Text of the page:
This winter break, I stumbled into the National Academy for the first time. I was on my way back from the Guggenheim when I bumped into a woman handing out flyers for the National Acamdey exhibit- “Beyond the Classical: Imagining the Ideal Across Time.” We chatted a bit about the concept for the show and I was hooked- I had to see this exhibit! “Beyond the Classical” is a collection of works that are both classical and drawn from classical motifs and themes. The duality of older works with art that modifies the idea of the “male nude” or “the Renaissance portrait” creates an interesting dialogue within the exhibit. One can see the trajectory of art through time, as well as references to the past that exist in many contemporary works. It is also comical at times to see how contemporary artists have drawn upon classical themes for various purposes.
Andres Sermano’s “White Baby Jesus” and “Black Baby Jesus,” draw on the motif of the Baby Jesus, seen in Medieval paintings usually with the Virgin Mary by his side. The two versions, one black and one white, draw attention to the question of race in the Bible. Was Jesus white, or was he black? Scientific evidence of where biblical events took place suggest something closer to the latter. But perhaps more importantly, these works bring to the forefront the question of race in modern society. Sermano’s “White Baby Jesus” is illuminated with a heavenly glow. Behind him, a white veil of smoke uncurls. Sermano’s “Black Baby Jesus” is also glowing, but with what looks like starlight from within. His face is both camouflaged by the array of stars and illuminated by it. Beside each other, the portraits look different, but I do not perceive a power dynamic to suggest that one is correct and the other is wrong. It is as if Sermano presents to the viewer two, different, yet equally beautiful, images of what the baby Jesus might have looked like. Looking at the two portraits, I wonder what they would look like overlapping one another. Would the image become clearer or more obscured? I left these works with no answer to the question of what Jesus looked like, but with a sense of calm and serenity. “White Baby Jesus” and “Black Baby Jesus” are universal symbols for Christianity, but only when paired together.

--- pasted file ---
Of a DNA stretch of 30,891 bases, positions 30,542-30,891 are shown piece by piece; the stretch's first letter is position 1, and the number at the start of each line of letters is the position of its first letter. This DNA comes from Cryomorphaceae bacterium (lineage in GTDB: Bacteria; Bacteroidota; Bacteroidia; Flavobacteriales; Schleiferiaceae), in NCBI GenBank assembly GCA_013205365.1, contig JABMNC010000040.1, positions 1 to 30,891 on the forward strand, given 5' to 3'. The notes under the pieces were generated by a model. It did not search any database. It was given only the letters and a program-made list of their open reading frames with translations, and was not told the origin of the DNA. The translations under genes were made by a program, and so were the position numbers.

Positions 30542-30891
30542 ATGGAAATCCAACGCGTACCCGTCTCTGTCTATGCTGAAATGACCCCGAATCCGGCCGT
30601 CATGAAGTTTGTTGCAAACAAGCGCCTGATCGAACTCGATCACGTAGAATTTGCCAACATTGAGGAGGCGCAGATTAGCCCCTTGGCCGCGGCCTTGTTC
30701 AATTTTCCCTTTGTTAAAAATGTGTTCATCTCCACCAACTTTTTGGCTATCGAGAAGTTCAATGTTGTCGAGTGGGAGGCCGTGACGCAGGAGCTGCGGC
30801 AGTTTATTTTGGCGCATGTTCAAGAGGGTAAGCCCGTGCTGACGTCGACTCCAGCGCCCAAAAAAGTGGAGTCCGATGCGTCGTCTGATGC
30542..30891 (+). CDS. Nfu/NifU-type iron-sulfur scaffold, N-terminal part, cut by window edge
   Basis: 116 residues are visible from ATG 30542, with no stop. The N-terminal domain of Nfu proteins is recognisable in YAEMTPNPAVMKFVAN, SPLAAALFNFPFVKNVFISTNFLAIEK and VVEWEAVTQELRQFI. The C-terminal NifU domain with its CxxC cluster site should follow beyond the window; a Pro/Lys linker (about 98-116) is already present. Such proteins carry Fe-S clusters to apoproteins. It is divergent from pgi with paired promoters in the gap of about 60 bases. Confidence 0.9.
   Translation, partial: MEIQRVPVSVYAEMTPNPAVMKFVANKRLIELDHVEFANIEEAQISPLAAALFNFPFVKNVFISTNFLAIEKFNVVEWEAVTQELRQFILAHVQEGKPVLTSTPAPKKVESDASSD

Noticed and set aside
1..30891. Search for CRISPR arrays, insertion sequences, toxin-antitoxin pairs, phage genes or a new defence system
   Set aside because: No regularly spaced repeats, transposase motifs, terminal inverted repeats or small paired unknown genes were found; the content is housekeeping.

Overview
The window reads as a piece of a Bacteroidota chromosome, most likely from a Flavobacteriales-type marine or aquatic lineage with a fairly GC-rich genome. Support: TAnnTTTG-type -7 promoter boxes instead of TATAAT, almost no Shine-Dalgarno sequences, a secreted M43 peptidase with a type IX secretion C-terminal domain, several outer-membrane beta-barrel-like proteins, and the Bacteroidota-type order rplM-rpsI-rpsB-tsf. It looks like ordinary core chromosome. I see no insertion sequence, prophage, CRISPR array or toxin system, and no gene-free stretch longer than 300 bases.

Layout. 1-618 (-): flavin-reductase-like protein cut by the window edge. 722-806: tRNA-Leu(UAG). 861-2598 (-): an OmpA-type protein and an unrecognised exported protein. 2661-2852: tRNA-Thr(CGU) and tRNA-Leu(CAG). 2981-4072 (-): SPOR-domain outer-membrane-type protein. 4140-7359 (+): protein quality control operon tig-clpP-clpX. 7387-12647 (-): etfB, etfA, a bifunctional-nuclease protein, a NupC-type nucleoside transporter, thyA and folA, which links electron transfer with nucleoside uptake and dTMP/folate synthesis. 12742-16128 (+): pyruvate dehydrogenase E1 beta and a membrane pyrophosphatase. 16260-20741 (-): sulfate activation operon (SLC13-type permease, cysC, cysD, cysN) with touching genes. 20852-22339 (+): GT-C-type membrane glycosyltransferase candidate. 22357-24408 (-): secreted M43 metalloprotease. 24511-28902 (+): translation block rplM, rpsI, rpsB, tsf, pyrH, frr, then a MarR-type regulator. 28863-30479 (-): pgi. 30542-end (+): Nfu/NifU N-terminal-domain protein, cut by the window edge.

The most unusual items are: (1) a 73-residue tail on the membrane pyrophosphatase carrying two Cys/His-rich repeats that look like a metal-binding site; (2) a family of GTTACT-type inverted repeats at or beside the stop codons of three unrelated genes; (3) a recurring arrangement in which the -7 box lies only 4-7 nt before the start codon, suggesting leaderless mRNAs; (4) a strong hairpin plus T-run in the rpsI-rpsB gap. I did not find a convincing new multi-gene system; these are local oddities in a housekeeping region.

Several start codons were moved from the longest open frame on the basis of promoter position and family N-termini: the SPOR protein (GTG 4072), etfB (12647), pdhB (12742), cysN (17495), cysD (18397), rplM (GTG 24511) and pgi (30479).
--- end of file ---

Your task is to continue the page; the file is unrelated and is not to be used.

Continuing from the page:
Katherine Gilje’s “Lady with an Ermine, Restored” (1945) also recalls a classical image: that of Lady with an Ermine, the famous painting by Leonardo DaVinci. Just as “White Baby Jesus” and “Black Baby Jesus” use a classical image to make a statement about the present, this work re-imagines a Renaissance image to critique a present day issue. The Lady’s neck and chest has been tattoo’d with the phrase, “Animals are not ours to eat, experiment, or wear.” Meanwhile, she holds an ermine in her claw-like hands, further signifying her support for the ethical treatment of animals. The anachronism of the Renaissance woman and tattoos is aesthetically shocking, and somewhat comical. Perhaps Gilje chose this anachronistic image to draw a viewer in initially and subsequently reveal her political purpose. Or, perhaps Gilje is recalling a time before the mass consumption of animals for food, experimentation, and clothing.